10. Aurelio

    Sorry, I don’t get it. I thought the cops were supposed to read you your rights, and then you were supposed to shut the fuck up. Period.

    What does Sotomayor want? After the cops read you your rights, are you supposed to be able to say whatever you want and not have it used against you? But the cops just told you that anything you say can be used against you. What am I missing here?

  11. Hooray For Anything

    I really don’t understand Conservative’s aversion to Miranda as all it involves is the police to mutter something real fast for like 30 seconds or so. It’s not like they hand the suspect Amnesty International pamphlets or copies of “Getting Off on Technicalities For Dummies” books. Will the Supreme Court soon rule that suspects can be beaten up in jail if they don’t specifically ask to not be beaten up in jail?

  12. Extemporanus

    [re=588535]SayItWithWookies[/re]: Did you cut & paste that from Facebook’s privacy settings page?

  13. Prommie

    [re=588520]Mad Brahms[/re]: Indeed, the Chief Justice “I illegally adopted Irish kids through a sham Guatamalan intermediary” Roberts was able to pass the bar exam, and so should we all. You only get the benefit of your Miranda “rights” if you can correctly identify which amendment this right arises under, and cite “Mirande v. Arizona” specifically, in order to identify exactly which rights you wish to invoke. Likewise, no attorney for you, unless you know which amendment to the Constitution established the right to be represented by an attorney, and no appointed attorney unless you can correctly cite Gideon in proper Bluebook form.

    The warrant requirement, nothing to worry about there, there is no warrant requirement in the US anymore, there is only an enormous, universally applicable exception to the hypothetical warrant requirement, and in emergencies, there is always the fact that you and I and everyone else who has ever been or ever will be arrrested, will, as we see the cop proceeding in our direction, as the cop will testify, we will place our hand into our pocket and extract a number of small glassine packets and attempt to surreptitiously drop them to the ground, which, as a result of the officer’s experience and expertise, will indicate to the officer that we are attempting to dispose of illicit narcotics.

  14. actor212

    [re=588535]SayItWithWookies[/re]: Talking? That’s a paddlin’. Silent? That’s a paddlin’. Peeing on an officer? That’s a paddlin’.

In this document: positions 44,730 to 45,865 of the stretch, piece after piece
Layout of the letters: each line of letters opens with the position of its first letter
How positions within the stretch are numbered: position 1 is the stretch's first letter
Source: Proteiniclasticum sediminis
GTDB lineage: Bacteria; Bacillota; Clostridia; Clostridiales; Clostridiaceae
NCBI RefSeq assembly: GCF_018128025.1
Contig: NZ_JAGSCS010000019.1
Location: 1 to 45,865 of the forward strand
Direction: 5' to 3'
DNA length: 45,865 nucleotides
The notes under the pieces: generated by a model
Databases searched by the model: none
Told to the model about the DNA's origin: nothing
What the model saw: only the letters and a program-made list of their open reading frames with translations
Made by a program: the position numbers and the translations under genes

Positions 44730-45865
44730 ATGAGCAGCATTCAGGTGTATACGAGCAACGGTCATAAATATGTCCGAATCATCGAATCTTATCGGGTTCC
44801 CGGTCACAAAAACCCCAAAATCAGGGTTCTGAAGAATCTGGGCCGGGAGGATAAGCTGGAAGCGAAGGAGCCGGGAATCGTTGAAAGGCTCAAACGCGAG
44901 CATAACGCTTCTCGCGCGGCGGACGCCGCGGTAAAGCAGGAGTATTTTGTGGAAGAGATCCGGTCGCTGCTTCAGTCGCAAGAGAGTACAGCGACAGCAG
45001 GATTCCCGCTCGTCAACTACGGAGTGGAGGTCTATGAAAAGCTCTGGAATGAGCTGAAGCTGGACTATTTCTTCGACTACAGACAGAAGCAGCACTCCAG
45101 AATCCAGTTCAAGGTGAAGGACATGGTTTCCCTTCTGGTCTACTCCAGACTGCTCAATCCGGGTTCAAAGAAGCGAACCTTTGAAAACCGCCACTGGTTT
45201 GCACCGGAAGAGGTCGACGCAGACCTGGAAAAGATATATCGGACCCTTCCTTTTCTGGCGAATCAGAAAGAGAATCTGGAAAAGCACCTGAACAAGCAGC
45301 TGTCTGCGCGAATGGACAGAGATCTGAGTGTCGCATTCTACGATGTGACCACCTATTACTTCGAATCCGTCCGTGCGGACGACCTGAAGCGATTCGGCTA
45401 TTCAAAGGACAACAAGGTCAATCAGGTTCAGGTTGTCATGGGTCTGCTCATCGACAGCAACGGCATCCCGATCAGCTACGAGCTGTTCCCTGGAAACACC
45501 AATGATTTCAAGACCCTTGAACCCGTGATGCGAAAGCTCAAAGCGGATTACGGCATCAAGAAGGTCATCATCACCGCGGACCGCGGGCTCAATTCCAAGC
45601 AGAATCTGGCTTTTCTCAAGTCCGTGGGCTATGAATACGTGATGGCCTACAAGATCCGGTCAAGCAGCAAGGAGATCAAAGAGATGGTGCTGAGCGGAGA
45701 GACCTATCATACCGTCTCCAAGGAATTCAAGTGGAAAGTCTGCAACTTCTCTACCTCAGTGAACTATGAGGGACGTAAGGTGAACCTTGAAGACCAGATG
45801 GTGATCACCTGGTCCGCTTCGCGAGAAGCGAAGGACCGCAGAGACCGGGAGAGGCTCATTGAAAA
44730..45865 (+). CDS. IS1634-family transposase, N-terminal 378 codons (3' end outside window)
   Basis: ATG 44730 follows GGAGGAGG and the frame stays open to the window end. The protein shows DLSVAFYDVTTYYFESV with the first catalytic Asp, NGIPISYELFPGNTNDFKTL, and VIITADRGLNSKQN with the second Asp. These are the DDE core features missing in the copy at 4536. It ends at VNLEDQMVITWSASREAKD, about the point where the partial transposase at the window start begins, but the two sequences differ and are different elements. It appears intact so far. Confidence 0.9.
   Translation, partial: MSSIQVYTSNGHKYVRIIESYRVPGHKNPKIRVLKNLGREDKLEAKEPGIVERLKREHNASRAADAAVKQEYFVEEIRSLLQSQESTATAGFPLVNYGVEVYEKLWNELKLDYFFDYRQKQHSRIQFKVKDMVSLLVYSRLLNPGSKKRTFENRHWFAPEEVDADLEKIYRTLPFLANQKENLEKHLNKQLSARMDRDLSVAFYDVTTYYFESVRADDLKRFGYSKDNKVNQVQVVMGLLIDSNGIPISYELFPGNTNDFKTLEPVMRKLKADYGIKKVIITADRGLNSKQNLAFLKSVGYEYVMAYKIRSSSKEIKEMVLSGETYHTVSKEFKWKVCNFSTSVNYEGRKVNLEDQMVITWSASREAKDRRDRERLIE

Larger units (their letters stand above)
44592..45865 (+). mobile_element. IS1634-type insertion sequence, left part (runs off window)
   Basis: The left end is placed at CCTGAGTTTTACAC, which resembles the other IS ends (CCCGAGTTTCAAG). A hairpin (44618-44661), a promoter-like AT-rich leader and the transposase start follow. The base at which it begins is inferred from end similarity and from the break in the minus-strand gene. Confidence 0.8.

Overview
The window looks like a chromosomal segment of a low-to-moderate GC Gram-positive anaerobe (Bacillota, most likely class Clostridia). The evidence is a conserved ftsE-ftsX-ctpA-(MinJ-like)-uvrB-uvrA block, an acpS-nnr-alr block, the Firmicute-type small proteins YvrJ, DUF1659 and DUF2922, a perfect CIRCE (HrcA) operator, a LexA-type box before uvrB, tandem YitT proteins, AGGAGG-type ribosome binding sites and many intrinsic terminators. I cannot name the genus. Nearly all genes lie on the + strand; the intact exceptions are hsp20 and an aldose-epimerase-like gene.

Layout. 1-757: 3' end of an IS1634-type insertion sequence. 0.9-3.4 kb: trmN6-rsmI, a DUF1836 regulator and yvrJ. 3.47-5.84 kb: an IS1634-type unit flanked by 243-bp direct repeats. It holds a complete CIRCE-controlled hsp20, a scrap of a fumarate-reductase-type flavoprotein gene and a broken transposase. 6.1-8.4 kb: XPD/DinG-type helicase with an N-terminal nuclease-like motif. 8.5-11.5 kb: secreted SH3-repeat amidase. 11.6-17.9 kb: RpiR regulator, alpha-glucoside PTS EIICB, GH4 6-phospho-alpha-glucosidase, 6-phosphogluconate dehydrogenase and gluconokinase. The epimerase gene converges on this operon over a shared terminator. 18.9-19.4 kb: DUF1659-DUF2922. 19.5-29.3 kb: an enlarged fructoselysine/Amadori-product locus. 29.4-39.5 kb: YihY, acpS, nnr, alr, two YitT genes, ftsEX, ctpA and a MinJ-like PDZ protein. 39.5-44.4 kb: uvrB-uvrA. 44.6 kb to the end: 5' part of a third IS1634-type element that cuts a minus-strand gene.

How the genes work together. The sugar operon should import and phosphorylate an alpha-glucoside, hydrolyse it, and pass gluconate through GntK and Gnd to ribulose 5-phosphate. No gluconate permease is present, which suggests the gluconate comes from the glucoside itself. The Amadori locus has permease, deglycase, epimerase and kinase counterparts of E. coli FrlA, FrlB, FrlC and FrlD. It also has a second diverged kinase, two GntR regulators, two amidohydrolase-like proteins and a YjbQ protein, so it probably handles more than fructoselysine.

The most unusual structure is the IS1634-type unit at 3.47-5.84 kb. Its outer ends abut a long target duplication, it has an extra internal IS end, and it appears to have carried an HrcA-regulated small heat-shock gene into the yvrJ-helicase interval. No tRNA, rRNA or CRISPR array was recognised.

15. chascates

    If we’re going to arrest people for being brown and torture people we can’t prove did anything wrong why not?

  16. madtowngooner

    If you don’t answer the question, we’ll have to gag you
    What’s the question?
    Gag him

  17. freakishlystrong

    Maybe they’re just clearing the way for when they finally arrest Bush/Cheney? Wait, no?

  18. CommitteeOfTheHole

    Actually, it’s not really that bad. Read the case. You may now resume the snark.

  19. RoscoePColtraine

    You liberals are missing the point, as usual. If you haven’t done anything wrong, that you need to be ashamed of, then why wouldn’t you just want to, you know, “open up?”

  20. Baby who ate the Dingo

    Pursuant to the 4th Circuit Court of Appeals (ie, the “real” Supreme Court”) by walkking the streets in DC you have implied your consent to having your persons and property searched if you have the audacity to go near the Casa Blanca, Conggrunts, or the said Supper Court. You imply your consent to TSA booty pictures and booty tickling if you go near an airport. You imply your consent, so WHAT IS WRONG WITH YOU COMMIES? If you hate America so much, go back to the Turks and Caicos.

    IMPLY YOUR CONSENT TODAY. YOU HAVE NOTHING TO FEAR FROM OUR ANAL PROBES. WE COME IN PEACE.

  21. assistant/atlas

    Geez, Sex and the City 2 sucked, but making a whole court case out of it seems extreme.

  22. germansteel

    Just wait until they get a tortured confession question if you think this is a bad sign of the direction of the Court.

  23. JMP

    [re=588538]Hooray For Anything[/re]: It’s the principle of the thing; anything that lessens the power of cops to arbitrarily arrest dark-skinned suspects and have them convicted for whatever the police can come up with is Anti-American.

  24. Escape Goat Nation

    Yeah, whatever.
    Meanwhile, the big news is that Sarah just twatted that she’s gonna post something on her MyFacebook!

    “Any wonder why public can’t trust mainstream media?I’ll facebook our latest incident w/NBC unbalanced/sensational “reporting”;Don’t trust’em”

  25. Gorillionaire